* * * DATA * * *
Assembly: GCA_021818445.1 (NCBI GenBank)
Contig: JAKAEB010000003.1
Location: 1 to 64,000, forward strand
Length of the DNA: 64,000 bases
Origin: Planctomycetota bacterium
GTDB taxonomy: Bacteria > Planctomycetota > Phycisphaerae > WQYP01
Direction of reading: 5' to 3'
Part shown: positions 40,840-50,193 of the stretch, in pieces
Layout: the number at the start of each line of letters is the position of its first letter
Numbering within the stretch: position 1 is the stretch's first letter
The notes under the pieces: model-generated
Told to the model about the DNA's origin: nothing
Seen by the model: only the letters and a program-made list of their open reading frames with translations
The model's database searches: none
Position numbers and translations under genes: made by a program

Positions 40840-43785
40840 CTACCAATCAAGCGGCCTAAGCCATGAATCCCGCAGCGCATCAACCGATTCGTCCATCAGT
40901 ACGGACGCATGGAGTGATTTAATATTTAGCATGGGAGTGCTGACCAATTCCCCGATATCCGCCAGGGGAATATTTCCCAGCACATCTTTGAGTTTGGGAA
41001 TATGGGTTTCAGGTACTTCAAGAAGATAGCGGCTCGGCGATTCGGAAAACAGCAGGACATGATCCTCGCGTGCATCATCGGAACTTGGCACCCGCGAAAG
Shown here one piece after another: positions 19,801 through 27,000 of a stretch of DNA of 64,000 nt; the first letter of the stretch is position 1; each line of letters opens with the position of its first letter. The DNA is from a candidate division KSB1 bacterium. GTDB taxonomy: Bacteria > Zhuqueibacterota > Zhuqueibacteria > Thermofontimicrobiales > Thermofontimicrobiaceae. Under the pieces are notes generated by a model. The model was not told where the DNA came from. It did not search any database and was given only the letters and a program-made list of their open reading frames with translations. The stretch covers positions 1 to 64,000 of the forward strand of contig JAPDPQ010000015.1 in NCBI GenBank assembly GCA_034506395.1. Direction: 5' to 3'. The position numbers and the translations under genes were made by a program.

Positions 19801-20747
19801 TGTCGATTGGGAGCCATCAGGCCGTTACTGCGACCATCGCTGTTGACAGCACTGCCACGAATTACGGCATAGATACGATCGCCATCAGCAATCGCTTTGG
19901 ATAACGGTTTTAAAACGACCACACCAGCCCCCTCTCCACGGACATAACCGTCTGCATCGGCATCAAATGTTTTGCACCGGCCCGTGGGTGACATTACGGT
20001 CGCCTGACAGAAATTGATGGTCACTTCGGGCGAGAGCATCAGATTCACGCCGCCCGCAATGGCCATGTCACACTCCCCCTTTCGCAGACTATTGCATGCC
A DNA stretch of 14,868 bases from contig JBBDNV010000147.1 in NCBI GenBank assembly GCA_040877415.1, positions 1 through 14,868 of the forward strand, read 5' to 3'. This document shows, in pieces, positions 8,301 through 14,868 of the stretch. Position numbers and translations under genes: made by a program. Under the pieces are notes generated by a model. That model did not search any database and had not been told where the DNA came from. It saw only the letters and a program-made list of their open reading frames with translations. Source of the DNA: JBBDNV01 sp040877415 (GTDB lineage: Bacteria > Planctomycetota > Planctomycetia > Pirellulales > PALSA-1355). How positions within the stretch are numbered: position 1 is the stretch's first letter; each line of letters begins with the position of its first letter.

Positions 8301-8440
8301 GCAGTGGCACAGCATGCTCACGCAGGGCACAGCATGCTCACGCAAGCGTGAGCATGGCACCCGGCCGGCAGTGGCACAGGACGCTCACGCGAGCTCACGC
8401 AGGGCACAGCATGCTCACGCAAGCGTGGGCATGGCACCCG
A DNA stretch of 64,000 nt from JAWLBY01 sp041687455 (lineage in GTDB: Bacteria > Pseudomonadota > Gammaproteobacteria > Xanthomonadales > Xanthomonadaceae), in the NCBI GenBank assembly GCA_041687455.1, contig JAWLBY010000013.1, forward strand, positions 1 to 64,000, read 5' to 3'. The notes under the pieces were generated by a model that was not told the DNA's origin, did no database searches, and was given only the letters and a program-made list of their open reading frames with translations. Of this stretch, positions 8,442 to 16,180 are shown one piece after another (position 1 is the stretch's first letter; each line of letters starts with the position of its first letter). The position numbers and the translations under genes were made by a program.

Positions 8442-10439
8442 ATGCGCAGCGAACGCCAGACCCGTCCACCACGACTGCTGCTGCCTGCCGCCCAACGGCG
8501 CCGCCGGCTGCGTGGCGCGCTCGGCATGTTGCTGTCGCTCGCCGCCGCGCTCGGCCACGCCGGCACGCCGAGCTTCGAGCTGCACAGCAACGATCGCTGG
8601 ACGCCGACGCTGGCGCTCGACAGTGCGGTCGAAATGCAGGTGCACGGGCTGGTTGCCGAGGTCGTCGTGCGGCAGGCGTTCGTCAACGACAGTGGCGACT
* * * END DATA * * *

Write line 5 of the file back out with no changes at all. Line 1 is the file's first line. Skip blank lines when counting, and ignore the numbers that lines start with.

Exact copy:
Origin: Planctomycetota bacterium